How To Stop Those Self-Checkout Thieves

VP Checkout Vision head shotSelf-checkout is a marvel of technology that customers seem to love or hate.  Love, because it saves them time.  Hate, because it sometimes wastes their time because it “beeps” and no one is around to help them finish checking out.

For the retailer or supermarket, self-checkout arouses a different sort of love-hate relationship.  Love, because it cuts labor costs and saves customers time.  Hate, because it sometimes “beeps” at the customer, thereby requiring more attendant hours resulting in less labor savings.

There is yet another reason the retailer and supermarket are taking a closer look at self-checkout:  theft. 


Scan avoidance detection technology, which has been used in thousands of both manned and self-checkouts, can detect up to five times more theft in self-checkout than in manned checkout.  Some retailers and supermarkets are questioning whether self-checkouts might be costing more than they are saving, as incidents of customer theft grow.

Customers have figured out that it is easy to steal in self-checkout.  If an attendant catches them with unscanned items, they can always plead ignorance about how to use the system properly.  Some popular ploys are:

  • Leaving expensive items in the shopping cart, or in the reusable bag on the floor, while scanning cheaper ones;
  • Scanning items with the bar code facing up, or covered by your hand;
  • The banana trick – putting a $10 a pound package of steak or coffee on the scale, while looking up and entering bananas at 69 cents a pound;
  • Scanning an item with one hand while dropping another item into a reusable bag on the floor; and
  • Leaving a case of water on the bottom of the shopping cart.

When retailers and supermarkets see the theft and fraud detected on videos, they train the attendants on what kind of customer behavior to watch for.  But an attendant might be responsible for four self-checkouts and be busy with one customer, while another customer is stealing. 

Nevertheless, self-checkouts have grown throughout the retail and grocery industries with an accompanying demand for video analytics.  Self-checkouts have long had one sense — the sense of “touch”.  By using weight sensors, they weigh the item placed in the bagging area to see if it matches the expected weight of whatever was just scanned.  Unfortunately, legitimate purchases do not always match their expected weight in the database.  As a result, weight sensors often produce mistaken alerts which frustrate customers by “beeping” at them and preventing them from completing a transaction.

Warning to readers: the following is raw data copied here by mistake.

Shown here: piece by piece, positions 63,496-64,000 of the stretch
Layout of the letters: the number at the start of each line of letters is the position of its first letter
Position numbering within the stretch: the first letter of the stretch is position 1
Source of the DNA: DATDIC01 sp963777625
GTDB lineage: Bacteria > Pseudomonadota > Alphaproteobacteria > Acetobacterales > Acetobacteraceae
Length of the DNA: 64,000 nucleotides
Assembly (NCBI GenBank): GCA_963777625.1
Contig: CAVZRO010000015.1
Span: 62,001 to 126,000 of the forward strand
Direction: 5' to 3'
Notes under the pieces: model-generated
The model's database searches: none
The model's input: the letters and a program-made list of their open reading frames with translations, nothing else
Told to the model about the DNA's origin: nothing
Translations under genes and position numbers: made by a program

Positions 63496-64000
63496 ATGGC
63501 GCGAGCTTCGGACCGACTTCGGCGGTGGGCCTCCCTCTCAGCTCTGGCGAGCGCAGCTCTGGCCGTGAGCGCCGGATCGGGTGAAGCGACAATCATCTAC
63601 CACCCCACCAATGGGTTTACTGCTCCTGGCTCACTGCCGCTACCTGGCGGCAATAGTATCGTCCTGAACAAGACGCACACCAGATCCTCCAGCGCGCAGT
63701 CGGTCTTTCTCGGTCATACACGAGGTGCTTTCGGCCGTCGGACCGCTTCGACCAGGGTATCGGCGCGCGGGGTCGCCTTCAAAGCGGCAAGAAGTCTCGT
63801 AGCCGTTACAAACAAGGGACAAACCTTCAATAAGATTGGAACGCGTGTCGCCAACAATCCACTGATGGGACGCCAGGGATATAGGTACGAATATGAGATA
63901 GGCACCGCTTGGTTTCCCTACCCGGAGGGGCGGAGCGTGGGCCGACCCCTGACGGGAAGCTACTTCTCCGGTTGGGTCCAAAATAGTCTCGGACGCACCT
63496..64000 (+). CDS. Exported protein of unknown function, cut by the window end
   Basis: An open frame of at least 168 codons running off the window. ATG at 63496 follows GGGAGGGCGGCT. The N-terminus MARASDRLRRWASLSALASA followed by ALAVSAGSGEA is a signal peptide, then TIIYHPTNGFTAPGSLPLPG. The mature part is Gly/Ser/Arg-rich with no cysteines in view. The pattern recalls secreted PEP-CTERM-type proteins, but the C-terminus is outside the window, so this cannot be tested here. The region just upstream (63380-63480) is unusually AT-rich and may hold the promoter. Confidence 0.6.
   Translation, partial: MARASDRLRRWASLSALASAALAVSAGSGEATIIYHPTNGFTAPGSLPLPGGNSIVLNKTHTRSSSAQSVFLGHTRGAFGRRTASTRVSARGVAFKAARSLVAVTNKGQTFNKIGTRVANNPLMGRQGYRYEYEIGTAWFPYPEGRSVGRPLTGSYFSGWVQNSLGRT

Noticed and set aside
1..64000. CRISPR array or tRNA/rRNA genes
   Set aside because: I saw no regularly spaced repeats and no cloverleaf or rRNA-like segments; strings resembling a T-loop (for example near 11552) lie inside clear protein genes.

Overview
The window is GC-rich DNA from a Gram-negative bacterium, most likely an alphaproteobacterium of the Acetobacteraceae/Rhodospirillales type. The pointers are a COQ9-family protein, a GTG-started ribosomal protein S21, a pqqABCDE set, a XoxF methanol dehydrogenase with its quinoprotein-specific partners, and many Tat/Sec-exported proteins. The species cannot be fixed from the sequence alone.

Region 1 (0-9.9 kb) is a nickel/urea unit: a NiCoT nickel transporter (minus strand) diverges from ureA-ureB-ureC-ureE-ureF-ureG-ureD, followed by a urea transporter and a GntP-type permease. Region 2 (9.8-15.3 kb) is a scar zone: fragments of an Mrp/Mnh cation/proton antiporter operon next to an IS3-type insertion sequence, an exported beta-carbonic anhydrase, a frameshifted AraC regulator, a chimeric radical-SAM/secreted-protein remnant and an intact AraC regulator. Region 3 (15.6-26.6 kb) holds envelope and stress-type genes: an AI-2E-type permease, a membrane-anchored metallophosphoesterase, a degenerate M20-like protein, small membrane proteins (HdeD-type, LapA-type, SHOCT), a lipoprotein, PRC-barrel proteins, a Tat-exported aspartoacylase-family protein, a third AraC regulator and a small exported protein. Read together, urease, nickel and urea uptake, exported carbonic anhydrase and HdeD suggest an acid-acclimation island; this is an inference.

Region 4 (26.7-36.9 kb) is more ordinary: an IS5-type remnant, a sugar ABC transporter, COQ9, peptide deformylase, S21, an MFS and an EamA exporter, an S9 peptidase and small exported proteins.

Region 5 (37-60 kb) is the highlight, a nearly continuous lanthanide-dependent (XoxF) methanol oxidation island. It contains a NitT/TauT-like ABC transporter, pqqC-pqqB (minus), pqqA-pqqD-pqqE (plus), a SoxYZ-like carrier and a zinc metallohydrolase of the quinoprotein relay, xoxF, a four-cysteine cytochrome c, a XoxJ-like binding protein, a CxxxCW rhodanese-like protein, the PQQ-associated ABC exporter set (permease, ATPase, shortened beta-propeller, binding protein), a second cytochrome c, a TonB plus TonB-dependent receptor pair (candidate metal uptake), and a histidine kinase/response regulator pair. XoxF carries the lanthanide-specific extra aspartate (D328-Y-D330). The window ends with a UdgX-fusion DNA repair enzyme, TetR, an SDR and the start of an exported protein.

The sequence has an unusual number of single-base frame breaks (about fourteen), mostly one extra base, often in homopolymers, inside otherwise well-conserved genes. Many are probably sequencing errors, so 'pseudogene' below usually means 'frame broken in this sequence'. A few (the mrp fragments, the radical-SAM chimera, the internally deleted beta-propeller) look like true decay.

But recently, self-checkouts have developed a second sense — the sense of “sight”.  As with their older cousins, the manned checkouts, the initial driver for video analytics at self-checkouts has been to detect theft.  Video analytics, for example, is uniquely capable of detecting a new class of rampant scan-avoidance-based self-checkout theft called “weightless theft”.  Weightless theft involves the customer avoiding ever placing an item in the bagging area or on the weight scale — leaving it in the cart or bagging it onto the floor instead — thereby avoiding the need to ever scan/pay for it at all.  This is unnoticeable by the weight sensor and detectable only by video analytics.

Our latest technology, used with these smarter self-checkouts, will give chains real-time reporting on self-checkout theft — before the customer leaves the store — while preventing false alerts and improving customer service at the self-checkout.  For example, if you place your handbag on the conveyor belt, there will be no beeping, because it knows this is a non-merchandise item, not an item being stolen.  The technology can now immediately “double check” against video to determine that the handbag is actually a non-merchandise item not worthy of an alert to the attendant. 

Likewise, the barcoded cantaloupe that doesn’t weigh quite the same as every other cantaloupe might still be recognized as a cantaloupe through video, thereby foregoing a false alert.  This allows the customer an uninterrupted and more enjoyable experience, gives everyone else a faster moving line, and gives the self-checkout attendant more time to provide true customer service.

By combining intelligent video with the weight sensor, the self-checkout now has the multisensory advantage of having both “touch” and “sight”.   While retailers are still beginning to incorporate video analytics into their self-checkout security strategy, the frontier will extend from better theft detection to better customer service.  The same video analytics that wow us with detecting fraudulent behavior are in fact equally good at confirming honest behavior.  We can now deliver to self-checkouts both better security AND a better customer experience.


Malay Kundu is Founder and CEO of StopLift Checkout Vision Systems, Cambridge, MA,,


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